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Experts urge caution going into winter driving

Last winter saw a drop in highway closures related to police incidents
Winter conditions traditionally result in an uptick in accidents on the Highway 99 and elsewhere. According to ICBC, casualty crashes (where at least one person was injured or killed) due to driving too fast for conditions increase by a staggering 87 per cent across B.C. in December compared to October.

While highway closures were few and far between last winter, experts are warning the public to drive cautiously this winter season, as there are traditionally a significant uptick in accidents.

According to ICBC, casualty crashes (where at least one person was injured or killed) due to driving too fast for conditions increase by a staggering 87 per cent across B.C. in December compared to October. (The calculation is based on police data from 2014 to 2018.)

Tom Webster, a road safety and community coordinator with ICBC, said that Highway 99 can be especially challenging for drivers, given the variability in conditions that are often seen on the highway.

"You have to think of all the possibilities ... just because it's raining in North Vancouver doesn't mean it's not snowing once you get to Alice Lake or places further north," he said, adding that he recommends snow tires as opposed to M+S, which are also permitted. Webster advises the public to check out the DriveBC website, where cameras show real-time shots of what conditions are like, allowing the public to know exactly what to expect.

"The drive cams are one of the best things because they usually show a real-time shot of what the road looks like, and they can really give you a good heads up of what to expect."

Drivers should also be particularly cautious when entering bridges and shaded areas where black ice can form, especially when the temperatures are hovering around zero degrees, said Webster.

Last winter saw relatively fewer non-planned closures than in previous years, with two closures for a total of 191 minutes, according to Ministry of Transportation statistics.

The previous winter (2017-18) saw four closures, for a total duration of 522 minutes, with one fatality on Highway 99 between September 2017 and March 2018, confirmed the RCMP.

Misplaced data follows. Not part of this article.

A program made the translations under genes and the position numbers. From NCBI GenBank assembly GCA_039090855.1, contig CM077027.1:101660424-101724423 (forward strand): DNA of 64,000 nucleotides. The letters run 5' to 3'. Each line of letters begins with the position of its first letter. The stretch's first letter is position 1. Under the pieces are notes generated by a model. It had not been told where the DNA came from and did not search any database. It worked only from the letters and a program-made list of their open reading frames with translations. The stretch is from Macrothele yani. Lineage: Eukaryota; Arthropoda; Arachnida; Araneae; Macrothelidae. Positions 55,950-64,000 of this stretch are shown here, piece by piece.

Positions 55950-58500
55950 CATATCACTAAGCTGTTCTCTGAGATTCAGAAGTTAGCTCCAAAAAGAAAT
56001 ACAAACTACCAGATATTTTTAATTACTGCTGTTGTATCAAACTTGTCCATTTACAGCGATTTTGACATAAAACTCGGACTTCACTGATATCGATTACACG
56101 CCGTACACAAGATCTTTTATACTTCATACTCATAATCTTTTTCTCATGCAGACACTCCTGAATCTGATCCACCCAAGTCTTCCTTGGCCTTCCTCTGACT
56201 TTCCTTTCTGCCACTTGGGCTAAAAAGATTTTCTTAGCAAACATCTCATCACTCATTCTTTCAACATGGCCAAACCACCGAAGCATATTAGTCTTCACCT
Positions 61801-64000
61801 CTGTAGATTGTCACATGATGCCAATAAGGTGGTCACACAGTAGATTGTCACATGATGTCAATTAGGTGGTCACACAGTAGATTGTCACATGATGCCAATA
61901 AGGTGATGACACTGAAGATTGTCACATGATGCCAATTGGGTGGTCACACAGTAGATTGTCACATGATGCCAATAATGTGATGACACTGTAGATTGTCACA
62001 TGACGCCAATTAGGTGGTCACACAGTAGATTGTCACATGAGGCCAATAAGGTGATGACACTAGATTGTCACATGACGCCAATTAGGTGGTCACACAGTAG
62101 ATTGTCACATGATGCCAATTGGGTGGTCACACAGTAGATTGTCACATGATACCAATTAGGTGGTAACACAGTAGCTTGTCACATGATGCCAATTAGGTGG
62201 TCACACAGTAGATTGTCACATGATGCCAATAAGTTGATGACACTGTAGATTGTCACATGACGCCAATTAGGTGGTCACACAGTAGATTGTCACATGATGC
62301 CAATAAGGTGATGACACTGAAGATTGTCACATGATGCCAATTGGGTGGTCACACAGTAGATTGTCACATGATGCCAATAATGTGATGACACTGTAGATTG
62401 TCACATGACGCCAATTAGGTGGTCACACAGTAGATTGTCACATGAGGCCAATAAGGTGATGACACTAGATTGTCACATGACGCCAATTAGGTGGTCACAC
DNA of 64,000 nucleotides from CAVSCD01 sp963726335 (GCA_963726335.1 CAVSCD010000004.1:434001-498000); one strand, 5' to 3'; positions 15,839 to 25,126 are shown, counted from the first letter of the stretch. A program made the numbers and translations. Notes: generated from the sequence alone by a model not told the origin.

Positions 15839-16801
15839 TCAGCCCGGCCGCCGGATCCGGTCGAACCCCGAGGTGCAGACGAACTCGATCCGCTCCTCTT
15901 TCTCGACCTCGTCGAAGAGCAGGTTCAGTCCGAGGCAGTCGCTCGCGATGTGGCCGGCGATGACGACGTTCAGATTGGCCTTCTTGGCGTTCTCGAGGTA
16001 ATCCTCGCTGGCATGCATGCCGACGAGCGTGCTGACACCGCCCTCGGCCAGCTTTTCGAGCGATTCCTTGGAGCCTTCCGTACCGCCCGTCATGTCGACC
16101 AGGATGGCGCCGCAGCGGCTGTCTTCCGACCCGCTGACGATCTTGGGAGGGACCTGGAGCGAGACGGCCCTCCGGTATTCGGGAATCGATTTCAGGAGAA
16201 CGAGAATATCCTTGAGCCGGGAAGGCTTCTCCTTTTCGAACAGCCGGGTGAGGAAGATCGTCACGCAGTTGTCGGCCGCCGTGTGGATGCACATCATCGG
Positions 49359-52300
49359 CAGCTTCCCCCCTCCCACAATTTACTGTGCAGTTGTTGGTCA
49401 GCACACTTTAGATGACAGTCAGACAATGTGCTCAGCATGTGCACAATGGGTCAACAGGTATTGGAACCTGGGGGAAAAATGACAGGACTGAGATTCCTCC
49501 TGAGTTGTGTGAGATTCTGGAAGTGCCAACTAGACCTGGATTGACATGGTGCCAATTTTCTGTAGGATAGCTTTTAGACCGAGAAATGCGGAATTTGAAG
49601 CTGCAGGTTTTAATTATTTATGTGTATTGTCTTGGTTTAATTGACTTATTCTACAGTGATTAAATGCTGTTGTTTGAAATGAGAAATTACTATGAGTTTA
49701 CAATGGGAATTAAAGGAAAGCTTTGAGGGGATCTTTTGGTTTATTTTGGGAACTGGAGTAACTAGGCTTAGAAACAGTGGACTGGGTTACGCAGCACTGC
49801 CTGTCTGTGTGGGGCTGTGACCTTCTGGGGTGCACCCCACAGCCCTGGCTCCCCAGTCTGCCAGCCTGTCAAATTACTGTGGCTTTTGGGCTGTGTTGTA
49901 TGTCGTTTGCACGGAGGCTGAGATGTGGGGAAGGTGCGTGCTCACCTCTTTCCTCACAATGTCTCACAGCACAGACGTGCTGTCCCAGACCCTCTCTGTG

The following season, from Sept. 2018 to March 2019, there was also one fatality, said police.

RCMP Sgt. Rob Knapton said road closures are caused when the road is either blocked due to an accident or police are investigating an accident.

"A big part of [the length of a delay] is the complexity of the investigation," he said.

Accidents involving a fatality require special investigators with the Integrated Collisions Analysis and Reconstruction Service (ICARS), as well as a coroner to respond to the scene.

"We're not permitted under legislation to move the body in any way without the coroner's direction," said Knapton.

Some closures, however, may not be reflected in the statistic provided to Pique by the Ministry of Transportation.

"In an instance where we had a vehicle that was off the side of the road, but we needed to stop traffic to allow the tow truck to remove the vehicle, that may or may not get reported to the Ministry Transportation, because it could be [just] minutes," said Knapton.

In 2017, RCMP developed a pilot project to cut back on police response times and road closures following accidents on Highway 99.

Convened in partnership with Lower Mainland Traffic Services (LMTS) and ICARS, the initiative allows for police to fly a traffic reconstructionist via helicopter from the Lower Mainland on a case-by-case basis following major accidents on the Sea to Sky Highway.

According to RCMP, while the pilot project is still in place, it has not yet been utilized in the Sea to Sky corridor.

"I know that there are some challenges that come with the helicopters that are available," said Knapton. "We had one that was out for quite a period of time and is still in the midst of being certified for police use right now."

Knapton added that Sea to Sky officers have received additional training to assist with accident investigations.

"While we still need ICARS to come out to fatal collisions, the more work we can do in advance of them attending [the scene of an accident] makes their work easier and faster," he said.

Knapton also urged the public to be respectful and patient when there are delays.

"That's the biggest thing to keep in mind: It may be inconvenient ... but think about the family [of a] person that just died. I think that the level of inconvenience [of waiting] for a couple hours pales in comparison to what they are going to go through for the rest of their lives."

Find the original story here.